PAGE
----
Zuma tells AU summit that Africa has 'shared destiny'

Zimbabwe President Robert Mugabe. (Zacharias Abubeke, AFP)

Zimbabwe President Robert Mugabe. (Zacharias Abubeke, AFP)

Leaders at the African Union summit told delegates attending the Nepad heads of state and government orientation committee meeting on Saturday that the continent had a lot to celebrate despite some remaining challenges.

The New Partnership for Africa’s Development (Nepad) was founded in 2001 to help speed up development on the continent. The Nepad meeting took place on the sidelines of the AU summit in Sandton, Johannesburg.

Zimbabwe President Robert Mugabe, who is also AU chairperson, thanked Nepad for the work it had undertaken on food security and efforts to integrate the continent, saying it had made a breakthrough since its inception on both the conceptualisation and implementation of projects. He said however the continent was losing money that should have been generated through the extraction of minerals.

He said industrialisation was key to improving the continent’s fortunes.

“I urge Nepad and similar institutions to include industrialisation among our priorities.
African minerals and commodities are beneficiated elsewhere,” he said.

‘Hewers of wood and drawers of water’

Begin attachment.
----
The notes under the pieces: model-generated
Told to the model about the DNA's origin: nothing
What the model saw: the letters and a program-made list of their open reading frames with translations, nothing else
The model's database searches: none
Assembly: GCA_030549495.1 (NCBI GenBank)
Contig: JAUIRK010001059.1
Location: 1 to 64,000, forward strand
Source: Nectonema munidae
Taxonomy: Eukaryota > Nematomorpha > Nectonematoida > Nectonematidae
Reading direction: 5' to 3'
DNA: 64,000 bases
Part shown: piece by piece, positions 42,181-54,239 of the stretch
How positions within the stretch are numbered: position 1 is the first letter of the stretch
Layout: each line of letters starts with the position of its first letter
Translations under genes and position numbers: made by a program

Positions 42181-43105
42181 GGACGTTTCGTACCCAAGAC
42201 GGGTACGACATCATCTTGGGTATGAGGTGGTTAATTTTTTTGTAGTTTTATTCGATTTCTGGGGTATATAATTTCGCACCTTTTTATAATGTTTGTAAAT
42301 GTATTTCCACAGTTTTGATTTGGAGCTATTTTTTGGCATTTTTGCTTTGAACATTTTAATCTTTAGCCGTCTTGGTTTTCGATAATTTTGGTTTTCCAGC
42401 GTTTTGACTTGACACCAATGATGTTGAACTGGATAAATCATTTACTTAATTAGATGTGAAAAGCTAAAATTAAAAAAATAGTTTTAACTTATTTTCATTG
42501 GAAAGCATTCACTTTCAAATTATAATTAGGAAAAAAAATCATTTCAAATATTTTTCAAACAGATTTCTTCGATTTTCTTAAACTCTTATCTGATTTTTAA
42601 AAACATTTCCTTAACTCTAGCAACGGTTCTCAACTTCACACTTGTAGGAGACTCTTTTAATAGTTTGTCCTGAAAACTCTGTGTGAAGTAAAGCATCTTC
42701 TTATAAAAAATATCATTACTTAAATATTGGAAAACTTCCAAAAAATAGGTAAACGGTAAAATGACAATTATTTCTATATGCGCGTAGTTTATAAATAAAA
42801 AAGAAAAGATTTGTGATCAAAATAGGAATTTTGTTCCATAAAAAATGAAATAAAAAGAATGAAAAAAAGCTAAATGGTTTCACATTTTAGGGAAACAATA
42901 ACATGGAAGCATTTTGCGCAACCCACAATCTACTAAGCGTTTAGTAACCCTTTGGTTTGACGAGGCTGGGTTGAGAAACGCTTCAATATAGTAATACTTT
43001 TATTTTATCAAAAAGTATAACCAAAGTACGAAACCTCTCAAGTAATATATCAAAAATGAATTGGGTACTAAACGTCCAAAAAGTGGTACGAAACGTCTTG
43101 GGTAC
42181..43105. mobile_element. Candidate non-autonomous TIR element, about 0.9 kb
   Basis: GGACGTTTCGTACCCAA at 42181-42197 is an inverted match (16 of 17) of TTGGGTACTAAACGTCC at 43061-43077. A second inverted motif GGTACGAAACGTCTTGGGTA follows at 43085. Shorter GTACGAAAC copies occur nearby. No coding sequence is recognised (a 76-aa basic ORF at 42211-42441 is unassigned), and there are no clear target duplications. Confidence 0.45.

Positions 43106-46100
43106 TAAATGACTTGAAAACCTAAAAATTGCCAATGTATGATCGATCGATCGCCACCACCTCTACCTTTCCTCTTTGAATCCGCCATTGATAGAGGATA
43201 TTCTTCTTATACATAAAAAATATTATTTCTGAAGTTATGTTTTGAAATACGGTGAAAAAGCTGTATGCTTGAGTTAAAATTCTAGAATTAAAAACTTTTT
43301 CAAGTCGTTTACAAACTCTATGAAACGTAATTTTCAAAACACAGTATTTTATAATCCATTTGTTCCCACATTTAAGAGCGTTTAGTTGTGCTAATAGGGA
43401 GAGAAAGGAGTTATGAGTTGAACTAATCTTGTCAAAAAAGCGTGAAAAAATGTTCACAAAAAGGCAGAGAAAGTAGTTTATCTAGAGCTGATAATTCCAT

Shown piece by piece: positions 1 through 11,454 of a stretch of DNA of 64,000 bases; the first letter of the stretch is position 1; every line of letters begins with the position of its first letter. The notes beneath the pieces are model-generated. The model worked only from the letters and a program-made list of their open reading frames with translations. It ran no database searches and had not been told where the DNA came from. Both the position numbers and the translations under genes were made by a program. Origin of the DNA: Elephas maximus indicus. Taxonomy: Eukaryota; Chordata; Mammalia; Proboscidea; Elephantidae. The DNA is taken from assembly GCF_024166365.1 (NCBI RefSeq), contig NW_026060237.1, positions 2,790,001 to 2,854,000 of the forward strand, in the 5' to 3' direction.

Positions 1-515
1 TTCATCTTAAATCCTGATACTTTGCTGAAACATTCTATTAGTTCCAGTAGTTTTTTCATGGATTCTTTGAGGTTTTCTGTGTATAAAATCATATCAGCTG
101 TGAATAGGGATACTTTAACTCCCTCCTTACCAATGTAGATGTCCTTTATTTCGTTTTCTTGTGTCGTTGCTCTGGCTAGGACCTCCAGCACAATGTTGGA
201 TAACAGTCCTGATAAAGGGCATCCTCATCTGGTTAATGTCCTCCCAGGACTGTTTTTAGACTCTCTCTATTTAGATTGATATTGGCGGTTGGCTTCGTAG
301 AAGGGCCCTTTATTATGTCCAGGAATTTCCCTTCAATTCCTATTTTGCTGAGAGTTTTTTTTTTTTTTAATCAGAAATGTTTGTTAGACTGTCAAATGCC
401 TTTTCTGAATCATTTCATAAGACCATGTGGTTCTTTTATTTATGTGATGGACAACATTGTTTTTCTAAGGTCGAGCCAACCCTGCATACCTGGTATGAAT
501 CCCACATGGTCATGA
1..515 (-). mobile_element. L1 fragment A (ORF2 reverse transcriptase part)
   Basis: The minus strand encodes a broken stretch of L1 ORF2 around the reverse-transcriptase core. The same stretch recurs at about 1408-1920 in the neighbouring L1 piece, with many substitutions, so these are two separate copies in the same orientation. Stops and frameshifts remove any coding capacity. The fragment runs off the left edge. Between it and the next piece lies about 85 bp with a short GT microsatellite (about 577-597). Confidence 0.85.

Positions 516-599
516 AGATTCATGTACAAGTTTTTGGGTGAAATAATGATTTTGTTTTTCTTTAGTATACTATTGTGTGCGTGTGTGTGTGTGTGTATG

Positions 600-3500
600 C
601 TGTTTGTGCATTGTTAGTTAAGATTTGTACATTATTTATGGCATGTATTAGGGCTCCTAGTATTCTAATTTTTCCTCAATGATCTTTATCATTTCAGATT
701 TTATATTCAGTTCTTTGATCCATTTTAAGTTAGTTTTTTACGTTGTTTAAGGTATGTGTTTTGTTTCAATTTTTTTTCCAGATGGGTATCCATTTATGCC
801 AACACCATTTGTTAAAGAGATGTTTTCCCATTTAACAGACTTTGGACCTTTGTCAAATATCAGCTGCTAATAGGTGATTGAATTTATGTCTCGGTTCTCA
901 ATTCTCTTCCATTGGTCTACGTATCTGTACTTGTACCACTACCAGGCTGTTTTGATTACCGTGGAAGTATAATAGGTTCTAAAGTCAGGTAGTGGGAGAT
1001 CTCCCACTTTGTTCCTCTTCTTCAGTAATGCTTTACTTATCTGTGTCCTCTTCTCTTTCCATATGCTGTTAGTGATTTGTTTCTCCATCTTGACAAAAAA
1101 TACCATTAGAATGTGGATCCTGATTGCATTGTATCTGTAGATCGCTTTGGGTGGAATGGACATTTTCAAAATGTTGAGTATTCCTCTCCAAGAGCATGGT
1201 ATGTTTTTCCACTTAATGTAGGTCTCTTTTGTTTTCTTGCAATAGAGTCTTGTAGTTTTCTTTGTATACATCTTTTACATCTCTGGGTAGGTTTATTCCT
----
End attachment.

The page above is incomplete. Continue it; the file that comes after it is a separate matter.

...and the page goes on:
“African people cannot continue to be hewers of wood and drawers of water while others benefit from our resources.”

Mugabe said poverty, hunger and disease continued to wreak havoc, while other countries benefited from Africa’s minerals.

In his welcome address President Jacob Zuma, who is hosting his counterparts from the continent until Monday, said they should celebrate the fact that a number of the world’s fastest growing economies are in Africa.

He acknowledged however that unemployment among the youth was one of Africa’s biggest threats and identified climate change as stifling development. Zuma said there was “a huge difference to what Africa was decades ago. We have a commitment to challenge them on our terms.”

Zuma urged African leaders to work together, saying no African country could achieve prosperity on its own.

“We have one future and a shared destiny.”

On Saturday, African heads of state were continuing to arrive in South Africa for the two-day 25th ordinary session of the AU Assembly scheduled for Sunday and Monday at the Sandton Convention Centre.

Mmanaledi Mataboge

Mmanaledi Mataboge

Mmanaledi Mataboge is the Mail & Guardian's political editor. Raised in a rural village, she later studied journalism in a township where she fell in love with the medium of radio. This former radio presenter and producer previously worked as a senior politics reporter for the Mail & Guardian, and writes on politics, government, and anything that gives the disadvantaged, poor, and the oppressed a voice. Read more from Mmanaledi Mataboge

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